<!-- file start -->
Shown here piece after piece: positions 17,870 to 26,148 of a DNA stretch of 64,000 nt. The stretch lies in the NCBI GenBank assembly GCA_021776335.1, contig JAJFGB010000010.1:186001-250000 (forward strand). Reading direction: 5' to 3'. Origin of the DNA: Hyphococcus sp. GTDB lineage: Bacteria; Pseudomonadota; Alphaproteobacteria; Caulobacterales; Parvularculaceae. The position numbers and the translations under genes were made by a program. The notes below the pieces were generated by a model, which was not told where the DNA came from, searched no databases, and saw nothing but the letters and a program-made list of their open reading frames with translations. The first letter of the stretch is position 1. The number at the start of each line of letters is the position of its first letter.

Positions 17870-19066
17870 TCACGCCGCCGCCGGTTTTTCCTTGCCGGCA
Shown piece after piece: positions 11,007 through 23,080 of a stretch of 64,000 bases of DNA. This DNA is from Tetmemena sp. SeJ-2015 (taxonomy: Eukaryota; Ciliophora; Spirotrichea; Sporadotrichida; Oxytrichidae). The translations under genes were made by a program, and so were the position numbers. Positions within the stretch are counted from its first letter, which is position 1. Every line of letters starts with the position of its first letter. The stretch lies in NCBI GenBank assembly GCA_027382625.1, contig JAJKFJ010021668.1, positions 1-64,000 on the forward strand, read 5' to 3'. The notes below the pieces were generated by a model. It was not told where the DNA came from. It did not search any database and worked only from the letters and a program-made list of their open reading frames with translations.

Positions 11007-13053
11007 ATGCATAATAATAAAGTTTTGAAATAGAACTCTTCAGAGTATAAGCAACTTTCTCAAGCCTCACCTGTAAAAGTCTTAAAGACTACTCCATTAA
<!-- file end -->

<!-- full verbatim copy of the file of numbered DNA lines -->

Shown here piece after piece: positions 17,870 to 26,148 of a DNA stretch of 64,000 nt. The stretch lies in the NCBI GenBank assembly GCA_021776335.1, contig JAJFGB010000010.1:186001-250000 (forward strand). Reading direction: 5' to 3'. Origin of the DNA: Hyphococcus sp. GTDB lineage: Bacteria; Pseudomonadota; Alphaproteobacteria; Caulobacterales; Parvularculaceae. The position numbers and the translations under genes were made by a program. The notes below the pieces were generated by a model, which was not told where the DNA came from, searched no databases, and saw nothing but the letters and a program-made list of their open reading frames with translations. The first letter of the stretch is position 1. The number at the start of each line of letters is the position of its first letter.

Positions 17870-19066
17870 TCACGCCGCCGCCGGTTTTTCCTTGCCGGCA
Shown piece after piece: positions 11,007 through 23,080 of a stretch of 64,000 bases of DNA. This DNA is from Tetmemena sp. SeJ-2015 (taxonomy: Eukaryota; Ciliophora; Spirotrichea; Sporadotrichida; Oxytrichidae). The translations under genes were made by a program, and so were the position numbers. Positions within the stretch are counted from its first letter, which is position 1. Every line of letters starts with the position of its first letter. The stretch lies in NCBI GenBank assembly GCA_027382625.1, contig JAJKFJ010021668.1, positions 1-64,000 on the forward strand, read 5' to 3'. The notes below the pieces were generated by a model. It was not told where the DNA came from. It did not search any database and worked only from the letters and a program-made list of their open reading frames with translations.

Positions 11007-13053
11007 ATGCATAATAATAAAGTTTTGAAATAGAACTCTTCAGAGTATAAGCAACTTTCTCAAGCCTCACCTGTAAAAGTCTTAAAGACTACTCCATTAA